So that Conveneer is not attempting to constrain the “web” side of the opportunity to just us, we view ourselves as an infrastructure play to enable other companies to offer greater capabilities.

VB: All the big Internet companies like Apple and Microsoft are moving in this direction, so I’m wondering what the benefit is for the mobile phone handset manufacturers, wireless carriers, and various application developers to work with Conveneer?

TB: Regarding the benefits to wireless carriers and handset manufacturers I think it’s precisely because big companies like Apple and Microsoft see this as an opportunity that handset manufacturers and wireless carriers also want to move in this direction. They do not want to be marginalized by Apple and Microsoft –- they want to compete with them.

We can tell you from existing proof that the handset manufacturers and carriers we talk to are very excited about Conveneer’s technology and platform and view it as differentiated from the competitors’ platforms.

The top two benefits of Conveneer’s technology to both carriers and handset companies are enhancing their Web portals with live dynamic services (increase ARPU), for one. Improving their diagnostics and support capability (reduced costs to support) would be another advantage.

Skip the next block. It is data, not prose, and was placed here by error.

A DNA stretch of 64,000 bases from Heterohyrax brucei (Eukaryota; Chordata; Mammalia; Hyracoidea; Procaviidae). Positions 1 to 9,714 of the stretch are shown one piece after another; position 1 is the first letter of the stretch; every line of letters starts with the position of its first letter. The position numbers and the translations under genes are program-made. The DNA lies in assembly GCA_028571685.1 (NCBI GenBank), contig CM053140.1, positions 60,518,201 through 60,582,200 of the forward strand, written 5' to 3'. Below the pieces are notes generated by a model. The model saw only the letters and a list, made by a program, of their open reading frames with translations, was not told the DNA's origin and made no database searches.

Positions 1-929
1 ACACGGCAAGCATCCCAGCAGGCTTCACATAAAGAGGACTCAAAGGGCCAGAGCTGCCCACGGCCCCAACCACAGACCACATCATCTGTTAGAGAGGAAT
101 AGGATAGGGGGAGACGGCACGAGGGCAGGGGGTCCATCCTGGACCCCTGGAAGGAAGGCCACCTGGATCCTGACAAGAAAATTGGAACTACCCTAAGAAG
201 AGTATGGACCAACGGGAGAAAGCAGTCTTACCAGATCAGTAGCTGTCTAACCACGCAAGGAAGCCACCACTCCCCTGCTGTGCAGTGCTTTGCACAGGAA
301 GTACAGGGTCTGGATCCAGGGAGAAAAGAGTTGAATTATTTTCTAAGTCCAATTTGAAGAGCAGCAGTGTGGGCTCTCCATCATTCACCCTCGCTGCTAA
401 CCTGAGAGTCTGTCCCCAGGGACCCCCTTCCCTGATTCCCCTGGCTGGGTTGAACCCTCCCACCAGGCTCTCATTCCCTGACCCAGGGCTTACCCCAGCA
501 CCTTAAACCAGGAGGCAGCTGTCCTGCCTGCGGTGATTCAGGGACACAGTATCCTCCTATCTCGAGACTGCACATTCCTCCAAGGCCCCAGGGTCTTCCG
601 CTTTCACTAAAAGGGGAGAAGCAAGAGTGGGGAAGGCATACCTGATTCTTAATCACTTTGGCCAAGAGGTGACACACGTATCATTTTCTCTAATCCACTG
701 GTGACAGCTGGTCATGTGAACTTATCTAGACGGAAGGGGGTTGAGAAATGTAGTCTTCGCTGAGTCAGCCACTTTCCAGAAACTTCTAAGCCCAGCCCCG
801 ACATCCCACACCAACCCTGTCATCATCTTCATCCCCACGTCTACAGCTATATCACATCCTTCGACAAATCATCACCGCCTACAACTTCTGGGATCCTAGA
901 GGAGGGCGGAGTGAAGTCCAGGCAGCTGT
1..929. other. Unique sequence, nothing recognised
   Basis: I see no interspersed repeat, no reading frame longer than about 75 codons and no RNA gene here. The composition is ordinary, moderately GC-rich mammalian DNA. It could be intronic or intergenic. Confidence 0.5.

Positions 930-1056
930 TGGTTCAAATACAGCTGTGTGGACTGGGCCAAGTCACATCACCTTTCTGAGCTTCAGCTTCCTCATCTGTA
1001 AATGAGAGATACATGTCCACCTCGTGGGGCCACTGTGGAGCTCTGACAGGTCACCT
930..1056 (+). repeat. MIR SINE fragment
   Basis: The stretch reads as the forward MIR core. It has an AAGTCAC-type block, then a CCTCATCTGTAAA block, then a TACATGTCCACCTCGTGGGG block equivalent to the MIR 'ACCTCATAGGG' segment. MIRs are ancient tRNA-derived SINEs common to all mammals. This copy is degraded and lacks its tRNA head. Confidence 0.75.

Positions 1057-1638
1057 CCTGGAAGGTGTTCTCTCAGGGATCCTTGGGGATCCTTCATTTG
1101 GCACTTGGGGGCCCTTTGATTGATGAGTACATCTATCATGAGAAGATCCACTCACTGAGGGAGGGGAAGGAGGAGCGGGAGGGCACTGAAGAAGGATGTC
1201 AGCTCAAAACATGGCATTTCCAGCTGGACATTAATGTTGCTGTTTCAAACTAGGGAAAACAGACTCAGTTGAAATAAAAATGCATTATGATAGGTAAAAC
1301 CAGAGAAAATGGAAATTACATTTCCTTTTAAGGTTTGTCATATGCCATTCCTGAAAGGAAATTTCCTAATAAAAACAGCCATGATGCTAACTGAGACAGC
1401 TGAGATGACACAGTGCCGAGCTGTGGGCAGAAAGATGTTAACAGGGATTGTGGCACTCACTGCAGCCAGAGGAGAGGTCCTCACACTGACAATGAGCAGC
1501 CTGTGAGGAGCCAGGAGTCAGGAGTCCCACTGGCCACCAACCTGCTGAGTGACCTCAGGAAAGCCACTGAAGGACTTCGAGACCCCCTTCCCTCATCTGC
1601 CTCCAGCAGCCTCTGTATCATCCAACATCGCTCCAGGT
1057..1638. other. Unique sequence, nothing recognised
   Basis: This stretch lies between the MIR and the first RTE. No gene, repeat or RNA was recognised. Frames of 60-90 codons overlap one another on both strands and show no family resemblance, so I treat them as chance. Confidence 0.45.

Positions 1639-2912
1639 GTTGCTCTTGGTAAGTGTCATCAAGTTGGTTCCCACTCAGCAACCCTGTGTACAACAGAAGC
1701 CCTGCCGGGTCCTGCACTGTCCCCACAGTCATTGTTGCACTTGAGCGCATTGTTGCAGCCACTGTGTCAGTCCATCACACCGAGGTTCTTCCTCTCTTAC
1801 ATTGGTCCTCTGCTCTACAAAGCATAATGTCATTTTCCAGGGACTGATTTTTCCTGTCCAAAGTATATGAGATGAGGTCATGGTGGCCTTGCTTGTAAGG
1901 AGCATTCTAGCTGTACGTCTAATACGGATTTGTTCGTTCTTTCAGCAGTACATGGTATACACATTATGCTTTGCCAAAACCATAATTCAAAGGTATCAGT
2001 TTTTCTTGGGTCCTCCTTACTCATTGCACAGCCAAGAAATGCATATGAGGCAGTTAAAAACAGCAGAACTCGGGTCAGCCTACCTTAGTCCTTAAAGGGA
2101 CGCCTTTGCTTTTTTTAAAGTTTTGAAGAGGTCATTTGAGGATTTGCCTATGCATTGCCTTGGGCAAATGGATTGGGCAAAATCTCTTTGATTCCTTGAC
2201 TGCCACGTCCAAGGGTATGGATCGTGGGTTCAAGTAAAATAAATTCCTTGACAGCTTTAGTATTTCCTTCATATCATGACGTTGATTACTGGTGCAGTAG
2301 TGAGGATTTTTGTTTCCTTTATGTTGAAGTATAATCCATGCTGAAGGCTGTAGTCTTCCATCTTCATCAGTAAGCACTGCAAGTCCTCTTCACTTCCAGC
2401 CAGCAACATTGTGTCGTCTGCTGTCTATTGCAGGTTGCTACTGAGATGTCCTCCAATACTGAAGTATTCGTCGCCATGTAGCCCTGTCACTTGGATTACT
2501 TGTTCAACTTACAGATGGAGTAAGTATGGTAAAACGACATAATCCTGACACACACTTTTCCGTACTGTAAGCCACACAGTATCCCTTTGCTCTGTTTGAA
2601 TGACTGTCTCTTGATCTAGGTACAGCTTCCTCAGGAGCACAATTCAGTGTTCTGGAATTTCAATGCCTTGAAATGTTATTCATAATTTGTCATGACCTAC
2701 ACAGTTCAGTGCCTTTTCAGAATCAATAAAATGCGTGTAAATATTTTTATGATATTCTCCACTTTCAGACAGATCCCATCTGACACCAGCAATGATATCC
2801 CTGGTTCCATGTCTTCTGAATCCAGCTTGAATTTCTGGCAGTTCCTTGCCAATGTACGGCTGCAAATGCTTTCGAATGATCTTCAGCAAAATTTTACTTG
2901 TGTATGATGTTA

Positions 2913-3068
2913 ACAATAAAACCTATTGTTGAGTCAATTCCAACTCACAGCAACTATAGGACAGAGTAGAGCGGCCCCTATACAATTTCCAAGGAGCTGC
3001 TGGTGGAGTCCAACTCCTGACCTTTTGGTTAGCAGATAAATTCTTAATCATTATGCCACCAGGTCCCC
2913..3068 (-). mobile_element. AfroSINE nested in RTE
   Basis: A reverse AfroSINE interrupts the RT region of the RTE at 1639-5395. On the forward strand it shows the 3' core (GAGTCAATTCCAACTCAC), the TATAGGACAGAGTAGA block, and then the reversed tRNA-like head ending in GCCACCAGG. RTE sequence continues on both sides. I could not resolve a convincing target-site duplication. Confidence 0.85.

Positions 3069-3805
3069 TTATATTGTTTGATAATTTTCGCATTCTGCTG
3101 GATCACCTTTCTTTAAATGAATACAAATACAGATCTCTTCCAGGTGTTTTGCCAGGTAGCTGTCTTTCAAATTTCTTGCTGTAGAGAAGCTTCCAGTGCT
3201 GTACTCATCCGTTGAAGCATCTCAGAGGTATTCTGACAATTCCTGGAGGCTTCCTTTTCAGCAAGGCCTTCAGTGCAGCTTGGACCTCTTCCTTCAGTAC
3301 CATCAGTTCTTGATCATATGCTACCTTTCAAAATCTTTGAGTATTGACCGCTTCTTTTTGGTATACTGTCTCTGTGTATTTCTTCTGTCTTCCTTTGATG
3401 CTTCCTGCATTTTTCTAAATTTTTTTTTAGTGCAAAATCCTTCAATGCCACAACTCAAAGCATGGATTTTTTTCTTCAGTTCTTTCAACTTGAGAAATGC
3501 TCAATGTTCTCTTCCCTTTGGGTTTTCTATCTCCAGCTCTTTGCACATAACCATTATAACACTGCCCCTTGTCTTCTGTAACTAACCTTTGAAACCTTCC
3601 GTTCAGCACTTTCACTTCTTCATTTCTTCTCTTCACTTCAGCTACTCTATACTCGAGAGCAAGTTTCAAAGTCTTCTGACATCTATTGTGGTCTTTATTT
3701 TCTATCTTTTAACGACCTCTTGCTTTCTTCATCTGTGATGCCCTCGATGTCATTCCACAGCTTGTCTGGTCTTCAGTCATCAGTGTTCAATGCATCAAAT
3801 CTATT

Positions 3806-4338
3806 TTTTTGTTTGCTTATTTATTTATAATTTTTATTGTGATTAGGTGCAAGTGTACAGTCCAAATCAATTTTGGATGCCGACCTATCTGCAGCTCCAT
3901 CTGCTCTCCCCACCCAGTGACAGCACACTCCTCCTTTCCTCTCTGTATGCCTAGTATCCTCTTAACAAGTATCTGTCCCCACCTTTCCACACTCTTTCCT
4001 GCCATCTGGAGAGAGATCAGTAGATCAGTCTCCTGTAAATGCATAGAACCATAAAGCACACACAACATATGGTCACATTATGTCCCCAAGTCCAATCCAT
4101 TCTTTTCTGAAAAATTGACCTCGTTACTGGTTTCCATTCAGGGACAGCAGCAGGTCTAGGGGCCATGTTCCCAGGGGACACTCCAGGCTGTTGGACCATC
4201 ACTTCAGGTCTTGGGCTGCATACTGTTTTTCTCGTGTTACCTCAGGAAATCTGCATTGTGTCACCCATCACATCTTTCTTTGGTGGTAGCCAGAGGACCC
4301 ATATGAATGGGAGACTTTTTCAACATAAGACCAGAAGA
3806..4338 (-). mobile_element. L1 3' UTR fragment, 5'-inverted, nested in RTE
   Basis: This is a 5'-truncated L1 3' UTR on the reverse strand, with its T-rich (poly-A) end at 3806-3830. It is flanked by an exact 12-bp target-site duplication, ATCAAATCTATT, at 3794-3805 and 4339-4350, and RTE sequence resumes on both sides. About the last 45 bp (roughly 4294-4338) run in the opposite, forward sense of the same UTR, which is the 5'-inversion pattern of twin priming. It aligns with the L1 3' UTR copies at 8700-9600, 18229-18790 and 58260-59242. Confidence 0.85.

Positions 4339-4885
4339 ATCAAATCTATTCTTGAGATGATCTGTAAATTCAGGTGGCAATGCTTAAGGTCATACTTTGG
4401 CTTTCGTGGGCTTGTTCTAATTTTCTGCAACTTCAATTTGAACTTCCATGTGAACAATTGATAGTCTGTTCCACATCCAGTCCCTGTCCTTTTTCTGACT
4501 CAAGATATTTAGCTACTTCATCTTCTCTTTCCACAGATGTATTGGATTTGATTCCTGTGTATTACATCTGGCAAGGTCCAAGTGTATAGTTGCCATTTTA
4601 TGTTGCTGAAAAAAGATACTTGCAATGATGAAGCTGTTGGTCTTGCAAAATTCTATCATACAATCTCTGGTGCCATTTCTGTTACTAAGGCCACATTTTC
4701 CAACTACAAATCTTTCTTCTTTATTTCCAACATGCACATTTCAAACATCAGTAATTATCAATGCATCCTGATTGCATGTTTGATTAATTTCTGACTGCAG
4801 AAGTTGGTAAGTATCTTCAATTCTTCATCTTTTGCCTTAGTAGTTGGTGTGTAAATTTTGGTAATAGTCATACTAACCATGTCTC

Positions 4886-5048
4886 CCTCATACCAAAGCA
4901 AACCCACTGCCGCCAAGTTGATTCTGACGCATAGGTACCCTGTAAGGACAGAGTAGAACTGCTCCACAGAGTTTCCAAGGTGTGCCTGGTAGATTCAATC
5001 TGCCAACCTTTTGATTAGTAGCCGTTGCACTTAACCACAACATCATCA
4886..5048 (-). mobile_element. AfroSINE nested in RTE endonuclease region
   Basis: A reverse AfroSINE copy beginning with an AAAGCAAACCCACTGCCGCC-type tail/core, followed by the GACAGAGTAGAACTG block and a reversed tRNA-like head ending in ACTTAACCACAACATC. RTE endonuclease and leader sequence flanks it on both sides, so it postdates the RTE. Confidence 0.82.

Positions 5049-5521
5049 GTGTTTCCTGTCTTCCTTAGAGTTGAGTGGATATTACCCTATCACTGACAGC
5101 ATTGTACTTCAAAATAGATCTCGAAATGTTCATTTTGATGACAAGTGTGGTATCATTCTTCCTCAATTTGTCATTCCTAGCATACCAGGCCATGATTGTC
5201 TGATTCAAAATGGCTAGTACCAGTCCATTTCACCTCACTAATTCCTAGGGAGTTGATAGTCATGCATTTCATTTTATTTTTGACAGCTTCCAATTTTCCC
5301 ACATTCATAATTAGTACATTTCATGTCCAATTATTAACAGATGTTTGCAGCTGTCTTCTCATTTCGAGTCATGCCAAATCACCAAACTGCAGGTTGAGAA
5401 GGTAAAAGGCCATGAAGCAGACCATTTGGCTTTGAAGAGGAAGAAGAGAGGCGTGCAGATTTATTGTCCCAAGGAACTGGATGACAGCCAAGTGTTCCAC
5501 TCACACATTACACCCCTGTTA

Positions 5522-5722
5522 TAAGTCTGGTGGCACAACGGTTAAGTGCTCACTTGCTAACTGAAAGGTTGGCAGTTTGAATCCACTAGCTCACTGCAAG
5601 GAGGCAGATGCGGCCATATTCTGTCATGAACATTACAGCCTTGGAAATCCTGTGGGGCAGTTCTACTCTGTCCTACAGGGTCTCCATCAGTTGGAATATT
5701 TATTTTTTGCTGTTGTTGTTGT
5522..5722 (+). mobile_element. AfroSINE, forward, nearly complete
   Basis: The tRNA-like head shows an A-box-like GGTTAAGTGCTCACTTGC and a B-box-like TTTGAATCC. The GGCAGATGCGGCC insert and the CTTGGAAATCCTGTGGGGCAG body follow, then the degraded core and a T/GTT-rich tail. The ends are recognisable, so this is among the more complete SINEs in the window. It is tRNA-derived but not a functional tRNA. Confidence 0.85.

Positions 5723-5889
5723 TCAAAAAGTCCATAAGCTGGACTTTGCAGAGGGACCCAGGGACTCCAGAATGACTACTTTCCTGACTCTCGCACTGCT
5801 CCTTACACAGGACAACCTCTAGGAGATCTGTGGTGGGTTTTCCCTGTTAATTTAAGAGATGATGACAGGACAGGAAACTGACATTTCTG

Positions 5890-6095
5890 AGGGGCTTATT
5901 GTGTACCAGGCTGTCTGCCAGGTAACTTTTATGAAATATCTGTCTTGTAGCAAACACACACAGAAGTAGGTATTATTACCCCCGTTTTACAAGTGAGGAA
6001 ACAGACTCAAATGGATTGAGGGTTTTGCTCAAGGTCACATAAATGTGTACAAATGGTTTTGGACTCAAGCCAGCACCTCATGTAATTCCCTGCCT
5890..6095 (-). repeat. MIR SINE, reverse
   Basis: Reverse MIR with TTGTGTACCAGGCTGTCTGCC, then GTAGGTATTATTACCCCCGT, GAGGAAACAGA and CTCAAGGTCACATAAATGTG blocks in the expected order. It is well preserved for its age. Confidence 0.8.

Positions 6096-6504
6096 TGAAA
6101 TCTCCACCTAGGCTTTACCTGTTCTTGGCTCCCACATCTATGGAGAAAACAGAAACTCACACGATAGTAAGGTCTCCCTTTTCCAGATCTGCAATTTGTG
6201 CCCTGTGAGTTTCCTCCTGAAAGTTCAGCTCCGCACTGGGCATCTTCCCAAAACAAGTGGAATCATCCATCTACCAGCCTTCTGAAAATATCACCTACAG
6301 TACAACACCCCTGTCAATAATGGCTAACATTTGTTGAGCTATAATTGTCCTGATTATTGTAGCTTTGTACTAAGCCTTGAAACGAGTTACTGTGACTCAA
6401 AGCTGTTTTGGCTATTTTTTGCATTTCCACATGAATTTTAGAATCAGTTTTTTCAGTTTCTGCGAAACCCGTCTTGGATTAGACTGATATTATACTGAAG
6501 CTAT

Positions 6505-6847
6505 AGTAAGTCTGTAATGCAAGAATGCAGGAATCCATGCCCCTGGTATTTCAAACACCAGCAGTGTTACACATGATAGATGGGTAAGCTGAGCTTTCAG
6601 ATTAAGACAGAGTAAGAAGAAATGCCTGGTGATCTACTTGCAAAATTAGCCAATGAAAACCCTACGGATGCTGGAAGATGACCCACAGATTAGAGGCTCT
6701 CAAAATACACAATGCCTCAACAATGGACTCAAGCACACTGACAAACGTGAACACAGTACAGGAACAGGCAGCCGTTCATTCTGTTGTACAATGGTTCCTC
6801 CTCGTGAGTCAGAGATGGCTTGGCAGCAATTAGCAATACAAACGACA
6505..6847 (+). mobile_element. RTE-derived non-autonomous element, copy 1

VB: The Windows Mobile announcement at the Mobile World Congress in Barcelona left many startups supposedly working with Microsoft in this direction out in the cold. What are your thoughts on this?

TB: We think the Microsoft MyPhone announcement helps validate the market for what Conveneer is trying to do –- but we believe that our technology platform is superior in many ways to what Microsoft is doing. We would certainly like to turn Microsoft into a customer at some point.

VB: I would like to hear more about what your prospective customers see as the additional benefit of Conveneer’s technology. In which situations do they want to apply it, for example?

TB: [I’ve already] articulated the top two benefits . . . for our first two customer segments (carriers and handset companies). I would say that for the consumer, the top two benefits of Conveneer’s technology are (1) substantially improved manageability of the mobile phone and access to content, and (2) the ability to integrate the mobile phone with their social networking identities (e.g., automatic push of photos from phone to Facebook page, etc.)

Eric Eldon contributed to this article